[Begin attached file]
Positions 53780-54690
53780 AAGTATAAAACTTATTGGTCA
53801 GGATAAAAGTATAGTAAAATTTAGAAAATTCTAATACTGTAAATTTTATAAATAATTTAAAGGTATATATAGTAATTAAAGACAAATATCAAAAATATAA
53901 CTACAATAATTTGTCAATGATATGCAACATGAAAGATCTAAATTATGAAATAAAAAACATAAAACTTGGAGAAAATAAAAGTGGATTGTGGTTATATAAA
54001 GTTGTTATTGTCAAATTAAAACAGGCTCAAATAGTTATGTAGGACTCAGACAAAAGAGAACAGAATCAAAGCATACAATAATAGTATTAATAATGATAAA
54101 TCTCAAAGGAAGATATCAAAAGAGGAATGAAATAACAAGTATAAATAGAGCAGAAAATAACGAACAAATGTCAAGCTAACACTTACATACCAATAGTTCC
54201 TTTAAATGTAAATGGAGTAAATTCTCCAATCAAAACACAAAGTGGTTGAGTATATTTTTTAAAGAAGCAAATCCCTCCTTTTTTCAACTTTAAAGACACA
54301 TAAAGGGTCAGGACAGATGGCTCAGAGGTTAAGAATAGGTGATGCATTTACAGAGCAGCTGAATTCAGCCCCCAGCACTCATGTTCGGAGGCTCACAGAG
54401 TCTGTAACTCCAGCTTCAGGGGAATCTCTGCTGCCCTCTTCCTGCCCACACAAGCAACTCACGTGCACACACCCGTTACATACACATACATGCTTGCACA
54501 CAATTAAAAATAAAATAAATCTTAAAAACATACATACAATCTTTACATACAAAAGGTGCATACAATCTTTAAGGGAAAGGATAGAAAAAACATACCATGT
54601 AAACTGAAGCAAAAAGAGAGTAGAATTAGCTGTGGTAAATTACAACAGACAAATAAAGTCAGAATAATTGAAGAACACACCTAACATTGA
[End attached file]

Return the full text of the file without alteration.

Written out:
Positions 53780-54690
53780 AAGTATAAAACTTATTGGTCA
53801 GGATAAAAGTATAGTAAAATTTAGAAAATTCTAATACTGTAAATTTTATAAATAATTTAAAGGTATATATAGTAATTAAAGACAAATATCAAAAATATAA
53901 CTACAATAATTTGTCAATGATATGCAACATGAAAGATCTAAATTATGAAATAAAAAACATAAAACTTGGAGAAAATAAAAGTGGATTGTGGTTATATAAA
54001 GTTGTTATTGTCAAATTAAAACAGGCTCAAATAGTTATGTAGGACTCAGACAAAAGAGAACAGAATCAAAGCATACAATAATAGTATTAATAATGATAAA
54101 TCTCAAAGGAAGATATCAAAAGAGGAATGAAATAACAAGTATAAATAGAGCAGAAAATAACGAACAAATGTCAAGCTAACACTTACATACCAATAGTTCC
54201 TTTAAATGTAAATGGAGTAAATTCTCCAATCAAAACACAAAGTGGTTGAGTATATTTTTTAAAGAAGCAAATCCCTCCTTTTTTCAACTTTAAAGACACA
54301 TAAAGGGTCAGGACAGATGGCTCAGAGGTTAAGAATAGGTGATGCATTTACAGAGCAGCTGAATTCAGCCCCCAGCACTCATGTTCGGAGGCTCACAGAG
54401 TCTGTAACTCCAGCTTCAGGGGAATCTCTGCTGCCCTCTTCCTGCCCACACAAGCAACTCACGTGCACACACCCGTTACATACACATACATGCTTGCACA
54501 CAATTAAAAATAAAATAAATCTTAAAAACATACATACAATCTTTACATACAAAAGGTGCATACAATCTTTAAGGGAAAGGATAGAAAAAACATACCATGT
54601 AAACTGAAGCAAAAAGAGAGTAGAATTAGCTGTGGTAAATTACAACAGACAAATAAAGTCAGAATAATTGAAGAACACACCTAACATTGA